Posts Tagged Elkjaer
The first edition of the FIFA World Cup was held in 1930. It took 56 long years, until 1986, for Denmark to finally qualify for the tournament. Compared to their group opponents Uruguay, winners of that 1930 World Cup, Denmark were babies.
But after the 1986 tournament, the world wondered how the World Cup could have survived all those 56 years without a team so bright, adventurous and joyful as the Denmark of Olsen, Laudrup and Elkjaer.
The contenders: two small European nations, both without much of a legacy in international football, but both in possession of a genuinely promising generation. The prize: a place in the semi-final of Euro 1984. That’s the basic premise of Denmark vs Belgium, the final match in Group 1 of Euro 1984.
Two years after this match, Denmark and Belgium, with nearly identical teams, would set the World Cup in Mexico alight with legendary performances. And for that reason, the names that appear in this 1984 clash still carry a poetic sound for many a Danish or Belgian football fan.
Go to any café in Brussels, say the names of Pfaff, Grün, Vercauteren, Scifo and Ceulemans, and you’ll find grown men stop their conversation and suddenly gaze dreamily into the distance.
The Danish names are famous beyond their own borders: Morten Olsen, Michael Laudrup, Frank Arnesen, Preben Elkjaer, Soren Lerby….for the Danes, Euro 1984 marked the fuse of the Danish Dynamite.
Despite its small size, Denmark has been the birthplace of a large quantity of excellent attack-minded players. From Juventus legends Karl Aage Praest and John Hansen, to the members of the Danish Wave at Ajax: Lerby, Arnesen, Olsen and Molby. And from Ballon d’Or podium men Elkjaer and Simonsen, to the inevitable Laudrup brothers. Together, they form a collection of talent that arouses the envy of many a larger nation.
So how would an ideal All-Time Denmark XI look? Possibly like this:
Read the rest of this entry »
The opening game of Euro 1984 was a classic match between two excellent teams. It’s not a lie to state that in 1984 both France and Denmark could field the greatest team they’d ever had in their history up till that point.
The French, playing on home soil, featured Platini in his peak, assisted on midfield by fellow greats such as Giresse, Tigana and Fernandez. After their great showing in the 1982 World Cup, they were the favourites to win Euro 1984.
For the Danes, this was only their first international tournament. But with excellent players like Morten Olsen, Soren Lerby, Preben Elkjaer and a 19 year old Michael Laudrup, they felt confident they could take on the very best. In fact they had knocked out England in qualification by beating them on Wembley itself. So why not try to beat France in Paris’ Parc des Princes as well?
Preben Elkjaer proved three things in his career: You don’t have to be short to be a sensational dribbler. You don’t have to be serious to be successful. And you don’t need shoes to score goals.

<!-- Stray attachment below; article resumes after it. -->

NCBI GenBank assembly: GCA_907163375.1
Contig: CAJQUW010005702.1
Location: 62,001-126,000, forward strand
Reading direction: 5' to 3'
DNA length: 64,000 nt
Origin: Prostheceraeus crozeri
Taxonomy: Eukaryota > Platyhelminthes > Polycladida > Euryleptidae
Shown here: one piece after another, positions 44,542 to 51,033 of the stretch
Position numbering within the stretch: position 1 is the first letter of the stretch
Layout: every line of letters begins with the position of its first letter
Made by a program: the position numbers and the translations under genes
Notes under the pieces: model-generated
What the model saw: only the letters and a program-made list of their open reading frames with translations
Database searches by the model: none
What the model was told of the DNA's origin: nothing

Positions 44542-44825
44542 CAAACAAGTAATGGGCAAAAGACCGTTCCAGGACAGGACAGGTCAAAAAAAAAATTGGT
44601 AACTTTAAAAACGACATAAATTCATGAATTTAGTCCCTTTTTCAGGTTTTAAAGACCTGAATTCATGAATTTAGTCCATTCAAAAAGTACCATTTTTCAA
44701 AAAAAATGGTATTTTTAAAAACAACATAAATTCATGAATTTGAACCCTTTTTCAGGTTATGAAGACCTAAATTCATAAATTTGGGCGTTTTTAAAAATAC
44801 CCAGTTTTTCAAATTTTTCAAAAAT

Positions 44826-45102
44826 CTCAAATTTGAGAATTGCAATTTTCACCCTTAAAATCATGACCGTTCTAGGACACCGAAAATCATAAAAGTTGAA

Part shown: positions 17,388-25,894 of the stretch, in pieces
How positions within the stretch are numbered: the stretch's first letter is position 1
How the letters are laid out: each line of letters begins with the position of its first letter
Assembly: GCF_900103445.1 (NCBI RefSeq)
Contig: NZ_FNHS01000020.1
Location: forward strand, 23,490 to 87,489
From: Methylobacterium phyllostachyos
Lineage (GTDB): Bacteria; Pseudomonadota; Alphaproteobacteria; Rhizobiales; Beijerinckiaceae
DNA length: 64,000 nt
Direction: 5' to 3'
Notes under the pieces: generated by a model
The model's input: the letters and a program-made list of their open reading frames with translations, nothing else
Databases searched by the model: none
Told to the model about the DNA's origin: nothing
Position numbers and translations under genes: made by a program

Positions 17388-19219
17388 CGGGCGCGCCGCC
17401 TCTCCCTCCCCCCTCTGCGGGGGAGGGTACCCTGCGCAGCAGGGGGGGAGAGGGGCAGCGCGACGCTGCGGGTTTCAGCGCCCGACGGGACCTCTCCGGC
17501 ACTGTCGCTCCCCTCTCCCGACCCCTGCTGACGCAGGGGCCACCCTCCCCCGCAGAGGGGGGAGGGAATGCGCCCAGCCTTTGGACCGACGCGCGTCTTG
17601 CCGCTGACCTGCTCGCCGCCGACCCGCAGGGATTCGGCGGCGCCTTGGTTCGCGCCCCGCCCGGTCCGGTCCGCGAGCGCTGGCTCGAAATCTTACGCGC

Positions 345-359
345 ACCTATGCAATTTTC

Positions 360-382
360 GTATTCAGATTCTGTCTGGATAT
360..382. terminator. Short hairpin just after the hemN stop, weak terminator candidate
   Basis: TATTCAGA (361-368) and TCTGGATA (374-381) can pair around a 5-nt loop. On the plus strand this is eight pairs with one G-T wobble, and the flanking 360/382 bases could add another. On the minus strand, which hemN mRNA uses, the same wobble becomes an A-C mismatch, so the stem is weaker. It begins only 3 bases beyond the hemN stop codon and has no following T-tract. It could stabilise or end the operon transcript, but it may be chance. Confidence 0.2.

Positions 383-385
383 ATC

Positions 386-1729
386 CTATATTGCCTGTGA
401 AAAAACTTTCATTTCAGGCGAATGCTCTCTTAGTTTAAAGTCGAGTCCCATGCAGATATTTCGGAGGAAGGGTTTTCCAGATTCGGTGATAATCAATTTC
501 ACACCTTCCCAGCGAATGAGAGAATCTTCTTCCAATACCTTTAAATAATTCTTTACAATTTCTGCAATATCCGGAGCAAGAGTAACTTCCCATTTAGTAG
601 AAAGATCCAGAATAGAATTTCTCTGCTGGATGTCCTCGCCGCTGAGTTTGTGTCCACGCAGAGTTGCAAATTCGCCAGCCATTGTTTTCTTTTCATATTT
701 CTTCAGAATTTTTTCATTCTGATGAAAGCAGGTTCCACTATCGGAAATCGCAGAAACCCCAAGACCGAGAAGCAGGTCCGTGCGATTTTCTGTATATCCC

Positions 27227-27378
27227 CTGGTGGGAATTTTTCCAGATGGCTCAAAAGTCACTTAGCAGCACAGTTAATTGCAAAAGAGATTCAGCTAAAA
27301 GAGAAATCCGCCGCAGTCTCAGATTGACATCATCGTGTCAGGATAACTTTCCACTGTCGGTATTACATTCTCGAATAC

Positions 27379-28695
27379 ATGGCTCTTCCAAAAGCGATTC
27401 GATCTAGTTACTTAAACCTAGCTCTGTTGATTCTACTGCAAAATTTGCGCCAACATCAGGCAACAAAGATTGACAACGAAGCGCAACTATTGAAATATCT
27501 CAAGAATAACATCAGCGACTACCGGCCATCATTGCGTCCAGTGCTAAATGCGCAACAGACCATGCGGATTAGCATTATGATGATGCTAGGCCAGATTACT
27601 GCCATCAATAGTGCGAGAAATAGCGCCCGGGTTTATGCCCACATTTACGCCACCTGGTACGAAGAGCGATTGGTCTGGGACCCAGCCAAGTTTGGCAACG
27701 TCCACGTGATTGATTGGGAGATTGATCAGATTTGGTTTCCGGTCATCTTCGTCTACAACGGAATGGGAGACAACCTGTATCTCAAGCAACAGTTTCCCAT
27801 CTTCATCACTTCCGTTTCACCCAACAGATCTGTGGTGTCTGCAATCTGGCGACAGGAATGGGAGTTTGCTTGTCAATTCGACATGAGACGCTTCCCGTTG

With his crazy dribbles, tank-like physique and clownish actions Preben Elkjaer was perhaps Europe’s most eye-catching player in the mid 80’s. He led both club and country to unprecedented success and finished twice on the podium of the Ballon d’Or. But how many football fans today are still familiar with Elkjaer?
Far too few. One place where they’ll never forget him though is the Italian city of Verona. It was there that Elkjaer achieved the greatest upset of not just his career, but the entire history of Italian football. In the 1984-85 season not the great Juventus, or AC Milan, or Inter, or Maradona´s Napoli, or even AS Roma managed to win the Scudetto. Instead, it was Elkjaer’s Hellas Verona. The Danish dribbler stole the show by scoring the iconic goal of that campaign against Platini´s Juventus. As he launched another solo, he lost his right boot, kept going, glided past another defender, and scored with his sock. The footage of this famous goal is included in the special video 4Dfoot created for this edition of Forgotten Footballer:
Elkjaer’s exploits changed Italian football. Read the rest of this entry »
Winning Euro 1992 is Denmark’s biggest achievement, but it was in the mid 80′s that they were truly at their best. Playing carefree and attacking football, they made a surprisingly big impact during Euro 1984. It was their first major tournament, but only a lost penalty-series against Spain prevented them from reaching the final. Now the team had set its sights on qualifying for the World Cup for the first time in history. The obstacle placed in their path was an exceptional USSR side featuring stars such as striker Igor Belanov, who’d win the Ballon d’Or a year later. Nobody would have blamed the Danes had they adopted a cautious approach against the mighty Soviet-Union. But caution wasn’t part of this Denmark’s vocabulary. Counting on the magnificent dribbling talents of Jesper Olsen, Preben Elkjaer and Michael Laudrup, they took on the USSR in style. The result? A scintillating and unforgettable encounter.
Dasejev – Sulakvelidze, Pozdniakov, Baltacha, Demyanenko – Litovchenko, Aleinikov, Gavrilov, Gotsmanov – Protasov, Belanov
Coach: Eduard Malofeev
Qvist – Busk, Morten Olsen, Nielsen - Berggreen, Bertelsen, Arnesen, Lerby, Jesper Olsen – Laudrup, Elkjaer
Coach: Sepp Piontek
Part 1 – http://hotfile.com/dl/188109247/2fbeaea/1985_-_Denmark_-_USSR_-_First_Half.part1.rar.html
Part 2 – http://hotfile.com/dl/188106364/b740326/1985_-_Denmark_-_USSR_-_First_Half.part2.rar.html
Part 1 – http://hotfile.com/dl/188109198/c5c0335/1985_-_Denmark_-_USSR_-_Second_half.part1.rar.html
Part 2 – http://hotfile.com/dl/188106184/38b0888/1985_-_Denmark_-_USSR_-_Second_half.part2.rar.html